This is not the time to completely let down your guard. While things are improving and looking great, and we want to stay optimistic and we want to return to normalcy, we've got the other side of the world right now raging with COVID. New variants inevitably will come out that are going to be dangerous. And we really need to do our best to, like, really improve vaccinations nationally and globally right now.

ADAM SHAPIRO: Perhaps the greatest reason for many of us to continue to wear a mask, whether we are vaccinated or not, is to protect people 18 years and younger. When do you think or when do the scientists believe we'll be able to vaccinate children, I mean, as young as possible?

NATASHA KATHURIA: We're hoping in the coming months, you know, even by the end of the year, that we will slowly open that restriction possibly down to two years of age. That depends on how things go. We've seen an eight-year-old get vaccinated. I believe that's the youngest we've had so far in this country get the vaccine. And so, things will slowly open up as we've just seen better and better data come out with as we've moved the vaccine in younger population. So I really anticipate that by fall, by winter, we will see that significantly open up, maybe even sooner.

SEANA SMITH: Doctor at this point in the pandemic, the numbers have been declining now for quite some time. When you look at the trajectory of the cases here in the US, clearly, we are on the right track. But with all this in mind, though, what is your biggest worry right now as we head into the summer months?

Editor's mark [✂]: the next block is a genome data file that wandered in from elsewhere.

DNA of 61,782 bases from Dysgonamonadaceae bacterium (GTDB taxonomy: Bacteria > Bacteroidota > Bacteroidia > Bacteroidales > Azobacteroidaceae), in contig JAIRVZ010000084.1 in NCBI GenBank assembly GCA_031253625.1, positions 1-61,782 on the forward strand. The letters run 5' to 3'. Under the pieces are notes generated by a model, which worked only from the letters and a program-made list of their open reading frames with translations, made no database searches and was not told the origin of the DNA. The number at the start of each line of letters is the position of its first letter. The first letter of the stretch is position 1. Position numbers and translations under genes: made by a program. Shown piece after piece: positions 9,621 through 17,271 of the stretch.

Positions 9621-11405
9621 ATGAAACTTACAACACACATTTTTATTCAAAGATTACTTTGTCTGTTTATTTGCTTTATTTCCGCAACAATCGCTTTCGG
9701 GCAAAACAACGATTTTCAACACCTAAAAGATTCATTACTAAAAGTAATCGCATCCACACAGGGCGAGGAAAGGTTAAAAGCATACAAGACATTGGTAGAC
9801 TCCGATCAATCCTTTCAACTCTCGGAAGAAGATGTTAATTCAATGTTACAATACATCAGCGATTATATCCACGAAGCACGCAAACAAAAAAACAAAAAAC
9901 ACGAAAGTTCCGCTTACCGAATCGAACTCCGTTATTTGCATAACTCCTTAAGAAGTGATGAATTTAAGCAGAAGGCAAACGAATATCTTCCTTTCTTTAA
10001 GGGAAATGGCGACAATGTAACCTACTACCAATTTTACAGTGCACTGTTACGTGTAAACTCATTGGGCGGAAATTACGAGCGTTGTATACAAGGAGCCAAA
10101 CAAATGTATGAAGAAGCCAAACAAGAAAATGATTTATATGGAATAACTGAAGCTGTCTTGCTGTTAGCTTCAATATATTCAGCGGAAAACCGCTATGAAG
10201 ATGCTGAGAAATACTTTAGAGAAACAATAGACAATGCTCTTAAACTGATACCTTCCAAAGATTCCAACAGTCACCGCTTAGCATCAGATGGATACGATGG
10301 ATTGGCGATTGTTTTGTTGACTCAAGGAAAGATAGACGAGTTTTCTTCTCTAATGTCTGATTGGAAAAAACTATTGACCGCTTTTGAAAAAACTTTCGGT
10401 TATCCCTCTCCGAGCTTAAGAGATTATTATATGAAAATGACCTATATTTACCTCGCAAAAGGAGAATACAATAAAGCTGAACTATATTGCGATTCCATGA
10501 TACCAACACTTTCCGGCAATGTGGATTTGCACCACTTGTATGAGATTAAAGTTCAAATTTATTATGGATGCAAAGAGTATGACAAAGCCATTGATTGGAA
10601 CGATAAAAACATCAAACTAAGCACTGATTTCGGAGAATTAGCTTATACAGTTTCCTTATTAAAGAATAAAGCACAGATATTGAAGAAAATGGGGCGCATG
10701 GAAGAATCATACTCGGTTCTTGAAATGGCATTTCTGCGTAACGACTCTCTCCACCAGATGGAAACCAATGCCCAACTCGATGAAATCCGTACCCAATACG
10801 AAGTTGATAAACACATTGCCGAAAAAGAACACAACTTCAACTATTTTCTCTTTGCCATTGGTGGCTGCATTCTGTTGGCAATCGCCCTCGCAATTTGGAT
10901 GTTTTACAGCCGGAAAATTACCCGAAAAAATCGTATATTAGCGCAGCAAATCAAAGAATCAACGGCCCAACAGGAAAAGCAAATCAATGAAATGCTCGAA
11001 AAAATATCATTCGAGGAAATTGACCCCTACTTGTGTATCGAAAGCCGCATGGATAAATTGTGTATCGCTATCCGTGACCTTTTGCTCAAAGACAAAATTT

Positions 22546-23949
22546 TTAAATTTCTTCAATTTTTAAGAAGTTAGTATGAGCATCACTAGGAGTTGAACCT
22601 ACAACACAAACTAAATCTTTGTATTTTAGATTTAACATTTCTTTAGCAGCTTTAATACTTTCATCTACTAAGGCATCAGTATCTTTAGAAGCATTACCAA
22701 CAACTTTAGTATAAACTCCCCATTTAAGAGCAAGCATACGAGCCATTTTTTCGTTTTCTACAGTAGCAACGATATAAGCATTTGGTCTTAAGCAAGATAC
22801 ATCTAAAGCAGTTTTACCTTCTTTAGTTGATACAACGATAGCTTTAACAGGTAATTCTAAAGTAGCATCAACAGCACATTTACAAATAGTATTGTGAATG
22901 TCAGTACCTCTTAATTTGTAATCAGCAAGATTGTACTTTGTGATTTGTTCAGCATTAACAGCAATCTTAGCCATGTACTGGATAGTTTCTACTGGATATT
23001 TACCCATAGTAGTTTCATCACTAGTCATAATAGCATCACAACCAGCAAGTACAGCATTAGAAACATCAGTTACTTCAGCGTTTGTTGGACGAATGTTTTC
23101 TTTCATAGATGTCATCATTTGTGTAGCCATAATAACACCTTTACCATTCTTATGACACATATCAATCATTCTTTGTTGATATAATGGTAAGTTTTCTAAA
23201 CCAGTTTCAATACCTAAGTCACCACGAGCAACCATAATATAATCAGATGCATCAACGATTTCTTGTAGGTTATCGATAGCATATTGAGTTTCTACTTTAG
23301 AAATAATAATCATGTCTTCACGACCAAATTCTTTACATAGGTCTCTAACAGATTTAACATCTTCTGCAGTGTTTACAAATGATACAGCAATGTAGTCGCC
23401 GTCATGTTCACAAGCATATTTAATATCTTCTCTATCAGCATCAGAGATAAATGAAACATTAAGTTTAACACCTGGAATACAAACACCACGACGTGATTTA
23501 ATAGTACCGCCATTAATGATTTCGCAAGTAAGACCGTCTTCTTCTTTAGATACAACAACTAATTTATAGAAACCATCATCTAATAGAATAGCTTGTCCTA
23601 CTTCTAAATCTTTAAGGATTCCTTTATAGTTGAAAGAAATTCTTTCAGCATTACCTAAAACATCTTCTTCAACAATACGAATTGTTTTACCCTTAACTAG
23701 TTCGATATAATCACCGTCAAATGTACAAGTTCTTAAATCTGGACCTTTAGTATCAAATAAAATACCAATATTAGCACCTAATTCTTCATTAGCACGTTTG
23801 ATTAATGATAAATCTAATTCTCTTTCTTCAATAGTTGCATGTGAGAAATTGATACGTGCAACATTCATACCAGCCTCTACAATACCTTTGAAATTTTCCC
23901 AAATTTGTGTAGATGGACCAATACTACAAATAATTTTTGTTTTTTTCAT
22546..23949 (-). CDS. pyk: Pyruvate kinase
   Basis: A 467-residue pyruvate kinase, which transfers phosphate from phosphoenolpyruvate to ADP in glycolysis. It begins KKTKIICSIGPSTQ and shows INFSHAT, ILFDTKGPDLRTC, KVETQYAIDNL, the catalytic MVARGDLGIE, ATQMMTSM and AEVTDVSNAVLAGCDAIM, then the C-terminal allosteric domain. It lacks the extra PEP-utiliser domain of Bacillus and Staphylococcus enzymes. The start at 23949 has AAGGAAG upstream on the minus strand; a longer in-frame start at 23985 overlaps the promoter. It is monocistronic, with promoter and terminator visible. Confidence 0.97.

NATASHA KATHURIA: My biggest worry is two things, you know. Number one is travel. People are going to travel. It's summer. Especially with the new restrictions being lifted by the CDC with masking, what that's going to bring every time we've seen a holiday, and summer is essentially a holiday in America. We've seen somewhat of a surge happen after that. And so we're very concerned that before we hit herd immunity, we're lifting a lot of restrictions. And then we may see some adverse consequences come out of that.

And also, variants. We've got COVID raging in India. I have family there. I've been following the pandemic very closely. I have family in the ICU right now. It's not looking good. There are 4,000 people dying per day in India alone. And so we're really worried that this could just lead to more variants coming out and that later coming into America, where we may not know how strong our vaccines will hold up if new, more dangerous variants continue to develop. We're hopeful it doesn't happen. But we really need to push and just do everything we can. And that's what I'm most worried about right now, is, we've got open borders. We've got people traveling. Summer comes. People want to go on vacation. It's summertime. And then bad things may happen after that.

ADAM SHAPIRO: Dr. Natasha Kathuria, first, you should know that we will keep your family in our hearts and prayers. You are the director of Global Outreach Doctors Board of Directors and Emergency Medicine Physician.